Filing 18

MEMORANDUM OPINION re 13 MOTION TO DISMISS FOR FAILURE TO STATE A CLAIM re 12 Amended Complaint filed by NED NAKLES. Details more fully stated in the order. An Appropriate order of court shall follow. Signed by Judge Robert J. Colville on 2/5/24. (cjo)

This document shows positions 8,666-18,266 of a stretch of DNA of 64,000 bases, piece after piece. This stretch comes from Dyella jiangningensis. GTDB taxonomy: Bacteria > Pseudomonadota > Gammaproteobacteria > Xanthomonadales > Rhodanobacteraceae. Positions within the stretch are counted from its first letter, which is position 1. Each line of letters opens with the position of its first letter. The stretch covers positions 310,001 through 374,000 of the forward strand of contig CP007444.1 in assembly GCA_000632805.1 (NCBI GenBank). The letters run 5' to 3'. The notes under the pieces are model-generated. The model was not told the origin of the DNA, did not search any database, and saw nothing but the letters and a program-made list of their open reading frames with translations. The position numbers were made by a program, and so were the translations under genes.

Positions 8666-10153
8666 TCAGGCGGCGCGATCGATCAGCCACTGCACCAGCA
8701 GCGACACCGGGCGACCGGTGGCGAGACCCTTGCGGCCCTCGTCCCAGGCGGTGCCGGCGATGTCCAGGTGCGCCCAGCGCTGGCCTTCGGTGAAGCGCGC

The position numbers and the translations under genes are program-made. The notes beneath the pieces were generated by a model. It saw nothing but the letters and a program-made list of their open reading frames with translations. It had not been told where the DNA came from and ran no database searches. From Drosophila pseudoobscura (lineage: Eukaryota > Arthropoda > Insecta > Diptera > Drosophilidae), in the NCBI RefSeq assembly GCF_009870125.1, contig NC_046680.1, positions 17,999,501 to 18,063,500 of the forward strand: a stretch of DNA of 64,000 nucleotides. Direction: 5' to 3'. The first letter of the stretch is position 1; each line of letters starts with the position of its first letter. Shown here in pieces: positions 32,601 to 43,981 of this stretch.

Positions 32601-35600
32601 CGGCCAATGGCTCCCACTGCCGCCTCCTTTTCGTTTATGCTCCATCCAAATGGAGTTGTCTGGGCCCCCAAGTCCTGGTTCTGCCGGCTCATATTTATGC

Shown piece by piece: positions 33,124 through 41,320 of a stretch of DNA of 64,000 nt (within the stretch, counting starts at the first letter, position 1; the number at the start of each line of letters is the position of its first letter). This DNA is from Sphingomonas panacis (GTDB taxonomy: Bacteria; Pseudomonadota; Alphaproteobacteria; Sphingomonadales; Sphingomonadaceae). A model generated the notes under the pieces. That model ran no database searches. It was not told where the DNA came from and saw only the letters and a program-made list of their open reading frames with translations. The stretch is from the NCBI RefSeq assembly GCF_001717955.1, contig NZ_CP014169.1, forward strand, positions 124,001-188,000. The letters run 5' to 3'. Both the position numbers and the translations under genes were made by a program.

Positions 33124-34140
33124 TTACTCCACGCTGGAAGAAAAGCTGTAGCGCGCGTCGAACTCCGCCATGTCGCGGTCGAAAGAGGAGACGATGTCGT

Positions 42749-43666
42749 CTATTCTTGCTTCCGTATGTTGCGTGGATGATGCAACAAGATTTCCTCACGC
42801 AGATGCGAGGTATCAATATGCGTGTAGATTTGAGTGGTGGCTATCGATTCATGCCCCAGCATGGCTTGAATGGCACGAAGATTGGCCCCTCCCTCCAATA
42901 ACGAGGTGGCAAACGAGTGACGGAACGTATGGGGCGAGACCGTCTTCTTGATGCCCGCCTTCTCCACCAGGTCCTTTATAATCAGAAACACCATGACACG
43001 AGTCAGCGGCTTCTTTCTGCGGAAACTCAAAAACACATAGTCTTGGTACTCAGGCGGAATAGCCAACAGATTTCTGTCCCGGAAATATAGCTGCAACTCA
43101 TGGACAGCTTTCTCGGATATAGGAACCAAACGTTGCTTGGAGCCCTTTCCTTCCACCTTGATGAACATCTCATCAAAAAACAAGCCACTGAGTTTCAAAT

Download PDF